Monday, January 10, 2011

History on the Move


In the region where I dwell there are hamlets and villages that pervade the landscape...
Rich in history they are in an endless struggle to remain constant...


This past week the former historic Queenston chapel was moved from its present location to stand on its original site next to the Laura Secord Homestead.


Built in 1862 as a Methodist meetinghouse, it has stood the test of time and shall be restored to its former glory... so once again the echoes of my ancestors can rejoice in song...

* Monument of General Sir Isaac Brock at Queenston Heights.

17 comments:

Half-heard in the Stillness said...

I think it's amazing when I see that the experts have moved a whole building onto wheels as they do where you live. It's fantastic! To move a building over here in England they have to literally take it down brick by brick and then put it back together once again..it takes months!
How marvelous that this lovely old building will be back in it's rightful home.
What a brilliant photograph of the tall tall column in the snow, who is that on the top? It reminded me of Nelson's column in London.

Jane

snoopydog said...

Beautiful pics as always. Such a worthwhile journey. History is just so important. Hope you're keeping warm. Ros and Oscar

Larkrise garden girl said...

How very interesting,Thank you for the wonderful pictures. The snow looks cold,,,, Cheri

Pondside said...

I've seen the Brock monument, but never the Secord house or this chapel. I'll have something to search out the next time I'm at the Shaw.

Catherine said...

Sometimes the smallest little towns have the most interesting things!

Great photos!
xo Catherine

Constance said...

I'm always so thrilled when I see a lovely old building being restored. I wish this area was more interested in preserving our history and beautiful old homes, churches and our down town area. It is wonderful that the meeting hall has now reeturned to it's original site. Thank you for sharing.
Blessings,
Sallie

Leigh said...

Hello. I appreciated your comment on my blog about my Charlie, and wanted to return the blog visit. I love places with history to them. Always so interesting. Lovely photos.

InesMrs.Venus said...

Unbelievable!!! When I visited America, I´ve seen a house moving on the highway. Fantastic :-)))
And it´s really great, that this old house is able to move. As I said- unbelievable for me ...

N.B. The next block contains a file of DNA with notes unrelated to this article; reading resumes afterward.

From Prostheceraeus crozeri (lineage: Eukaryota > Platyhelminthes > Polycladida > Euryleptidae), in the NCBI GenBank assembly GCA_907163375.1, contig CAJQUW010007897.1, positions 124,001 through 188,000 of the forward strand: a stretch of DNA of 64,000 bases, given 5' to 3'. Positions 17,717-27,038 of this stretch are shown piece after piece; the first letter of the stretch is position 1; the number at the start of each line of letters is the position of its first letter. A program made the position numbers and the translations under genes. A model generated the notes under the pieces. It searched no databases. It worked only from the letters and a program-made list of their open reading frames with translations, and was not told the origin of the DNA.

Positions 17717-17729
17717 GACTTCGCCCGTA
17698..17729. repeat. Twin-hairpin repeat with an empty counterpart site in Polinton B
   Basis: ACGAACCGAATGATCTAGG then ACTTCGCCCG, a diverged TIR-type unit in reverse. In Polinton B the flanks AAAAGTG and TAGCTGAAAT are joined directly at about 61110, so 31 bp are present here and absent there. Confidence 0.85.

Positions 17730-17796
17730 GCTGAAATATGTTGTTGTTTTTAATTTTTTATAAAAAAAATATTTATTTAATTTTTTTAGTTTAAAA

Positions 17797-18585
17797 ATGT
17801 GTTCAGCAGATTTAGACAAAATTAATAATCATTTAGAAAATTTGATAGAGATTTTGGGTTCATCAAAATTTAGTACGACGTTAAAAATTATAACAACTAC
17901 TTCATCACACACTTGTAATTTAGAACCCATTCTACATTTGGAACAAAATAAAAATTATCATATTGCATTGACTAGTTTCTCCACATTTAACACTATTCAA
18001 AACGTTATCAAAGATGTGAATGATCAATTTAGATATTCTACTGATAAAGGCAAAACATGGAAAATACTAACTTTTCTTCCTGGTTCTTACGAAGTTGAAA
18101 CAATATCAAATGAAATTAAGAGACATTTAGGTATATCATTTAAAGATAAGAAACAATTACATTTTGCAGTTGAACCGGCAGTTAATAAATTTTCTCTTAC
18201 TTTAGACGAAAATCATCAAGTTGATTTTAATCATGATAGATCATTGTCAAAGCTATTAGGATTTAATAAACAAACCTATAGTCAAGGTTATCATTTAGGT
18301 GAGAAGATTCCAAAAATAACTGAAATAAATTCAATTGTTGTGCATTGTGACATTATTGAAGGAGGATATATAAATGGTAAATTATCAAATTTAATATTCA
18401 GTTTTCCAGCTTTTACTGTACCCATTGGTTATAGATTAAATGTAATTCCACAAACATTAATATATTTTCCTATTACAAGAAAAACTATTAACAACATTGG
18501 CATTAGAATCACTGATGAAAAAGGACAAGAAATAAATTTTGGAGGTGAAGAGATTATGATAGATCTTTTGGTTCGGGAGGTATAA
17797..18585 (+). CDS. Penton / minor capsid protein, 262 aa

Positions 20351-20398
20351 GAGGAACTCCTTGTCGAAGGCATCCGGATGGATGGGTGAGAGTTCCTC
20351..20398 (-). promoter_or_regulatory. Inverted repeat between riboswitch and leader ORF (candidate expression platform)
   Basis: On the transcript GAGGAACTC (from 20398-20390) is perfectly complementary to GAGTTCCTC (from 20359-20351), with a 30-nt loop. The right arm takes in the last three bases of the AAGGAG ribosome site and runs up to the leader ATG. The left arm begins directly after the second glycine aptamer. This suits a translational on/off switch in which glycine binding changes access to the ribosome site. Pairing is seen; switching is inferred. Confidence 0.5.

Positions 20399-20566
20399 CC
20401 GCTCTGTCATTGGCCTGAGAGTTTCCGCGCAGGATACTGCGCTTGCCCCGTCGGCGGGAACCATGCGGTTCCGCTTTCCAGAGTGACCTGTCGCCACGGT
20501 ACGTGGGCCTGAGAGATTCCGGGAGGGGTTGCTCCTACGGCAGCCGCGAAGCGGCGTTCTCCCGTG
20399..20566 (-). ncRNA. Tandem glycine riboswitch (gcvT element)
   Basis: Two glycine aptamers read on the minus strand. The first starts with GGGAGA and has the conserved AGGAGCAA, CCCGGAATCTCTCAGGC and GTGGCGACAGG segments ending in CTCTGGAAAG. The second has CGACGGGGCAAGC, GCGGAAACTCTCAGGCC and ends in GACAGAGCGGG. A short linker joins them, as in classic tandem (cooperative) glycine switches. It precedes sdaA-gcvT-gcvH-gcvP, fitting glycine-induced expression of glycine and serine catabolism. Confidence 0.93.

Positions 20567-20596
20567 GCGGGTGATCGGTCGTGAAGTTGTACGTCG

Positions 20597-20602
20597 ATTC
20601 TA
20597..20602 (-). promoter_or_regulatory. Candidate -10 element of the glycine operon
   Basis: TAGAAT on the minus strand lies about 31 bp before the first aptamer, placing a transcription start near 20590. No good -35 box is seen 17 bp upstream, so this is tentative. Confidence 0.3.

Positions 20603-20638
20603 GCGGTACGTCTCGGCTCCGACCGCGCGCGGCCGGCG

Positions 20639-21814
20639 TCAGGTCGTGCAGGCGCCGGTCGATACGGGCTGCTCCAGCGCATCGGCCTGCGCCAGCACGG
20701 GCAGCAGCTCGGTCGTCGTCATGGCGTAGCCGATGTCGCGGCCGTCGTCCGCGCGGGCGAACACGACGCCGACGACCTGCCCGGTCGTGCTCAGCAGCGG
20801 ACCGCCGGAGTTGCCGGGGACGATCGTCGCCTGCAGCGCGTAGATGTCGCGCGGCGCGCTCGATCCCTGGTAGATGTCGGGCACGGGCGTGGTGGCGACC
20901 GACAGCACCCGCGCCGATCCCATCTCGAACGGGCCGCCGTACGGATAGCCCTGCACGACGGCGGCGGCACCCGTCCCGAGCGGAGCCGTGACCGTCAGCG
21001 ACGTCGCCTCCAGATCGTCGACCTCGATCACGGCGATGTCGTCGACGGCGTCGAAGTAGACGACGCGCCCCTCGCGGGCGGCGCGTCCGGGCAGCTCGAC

Enjoy your day- hugs, Ines

Theresa said...

Oh watching buildings being moved is fascinating. imagine the planning that must have to go into it. Power lines, traffic lights and corners wide enough along the route.
I bet it will be a wonderful place once brought back to it's former glory.

Cottage Garden said...

Fascinating to see a whole building being moved to a different location Susan. Its heartening to know that the chapel will once again stand where it is meant to be. A lovely story, and photos of a very wintry looking Canada. Stay warm and cosy!

Jeanne
x

Julia said...

I love to see history preserved. That's how I like seeing our tax dollars work.

Penelope's Beehive said...

What a lovely chapel...the simple design of the building, the beautiful curves of the windows. I can just imagine the Methodist Hymns being sung so very long ago. Thank you for sharing a bit of history Susan.

Blessings to you...Judy ox

June said...

How wonderful that this old meetinghouse gets to go home. It looks like it will make the move just fine. I love the picture of the monument! Your frozen post was full of gorgeous pictures.
sending you hugs from here...

Queen Of The Armchair aka Dzintra Stitcheries said...

Oh Susan...how wonderful, I love stories like this...and those words 'echoes of my ancestors' just gives me a warm fuzzy feeling!!! I hope you will be able to show us more of this restoration...Dzintra♥x

Toni aka irishlas said...

Going back to whence it came.
Such a good thing.

Zuzu said...

This is wonderful, Susan! I am so happy to see restoration in 2011!!!
Wishing you a lovely new week,
Zuzu

Julie said...

Hi Susan,
I love old buidings and it is so nice when we can see them being saved.
Happy New Years,
Julie